Caudill, who owns Lifestyle Nutrition & Dietetics, says meal prepping saves money because her clients buy in bulk and freeze anything not to be consumed in a week. Caudill also recommends buying in-season fruits and vegetables for the best prices; shopping at local farmers markets for fresh produce; purchasing whole poultry, fruits and vegetables and cutting them up yourself; and, when cooking dinner, making double portions and putting the extras in containers to eat for lunch the next day.
“Processed foods are shelf stable due to the additives that may include high sodium content, added sugar in the form of high-fructose corn syrup and fat in the form of hydrogenated oils,” Caudill says.
“All of these can lead to health issues including obesity, heart disease, diabetes and high blood pressure. As a registered dietitian, I am an advocate of knowing what you are putting into your body. Therefore, reading labels and being able to recognize all of the ingredients as actual foods is very important.”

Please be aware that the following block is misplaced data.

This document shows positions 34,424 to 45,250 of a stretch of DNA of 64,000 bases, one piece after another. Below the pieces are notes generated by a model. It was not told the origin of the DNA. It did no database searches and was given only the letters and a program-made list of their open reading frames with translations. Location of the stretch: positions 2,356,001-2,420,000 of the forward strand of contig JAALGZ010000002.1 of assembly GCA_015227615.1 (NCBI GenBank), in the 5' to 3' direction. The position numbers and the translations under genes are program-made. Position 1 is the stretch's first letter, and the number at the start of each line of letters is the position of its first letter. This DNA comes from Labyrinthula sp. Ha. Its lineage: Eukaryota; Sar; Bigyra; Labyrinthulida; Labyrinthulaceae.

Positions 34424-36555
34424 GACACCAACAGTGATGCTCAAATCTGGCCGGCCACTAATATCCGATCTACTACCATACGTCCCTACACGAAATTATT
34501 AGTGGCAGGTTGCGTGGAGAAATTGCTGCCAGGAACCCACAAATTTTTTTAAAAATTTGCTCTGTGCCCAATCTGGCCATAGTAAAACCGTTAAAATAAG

The U.S. Department of Agriculture says there are more than 40 different kinds of nutrients in food, and they can be classified into seven major groups: carbohydrates, vitamins, minerals, dietary fiber, water, proteins and fats.
Spencer says a misconception that many people have about fat is that it’s all bad. That’s just not true, she says.
“There are lots of good fats,” Spencer says. “Avocados and nuts have wonderful fats that our bodies need. Our brains are about 70% fat, and if you’re not eating enough of the right kind of fat, then your brain isn’t operating at an optimal level.”
Cary Nosler says the only oil he adds to his meals is extra-virgin olive oil. Better known to Sacramentans as Captain Carrot, Nosler was a mainstay on the Sacramento airwaves, first as a DJ at KZAP and then as a health and fitness expert, where he got his moniker. Now 78, Nosler lives in Pasadena on a working farm—an urban farmstead, he calls it.
He says his steamer is his most important and most used kitchen tool. He says he’s no longer a vegetarian because his body needs protein and its amino acids as he ages, and they are hard to come by in sufficient amounts when you’re eating only, well, carrots. His sons treated him to a filet mignon dinner for Father’s Day, and he chowed down. But lighter fare is the norm for Nosler, who doesn’t look like he’s pushing 80.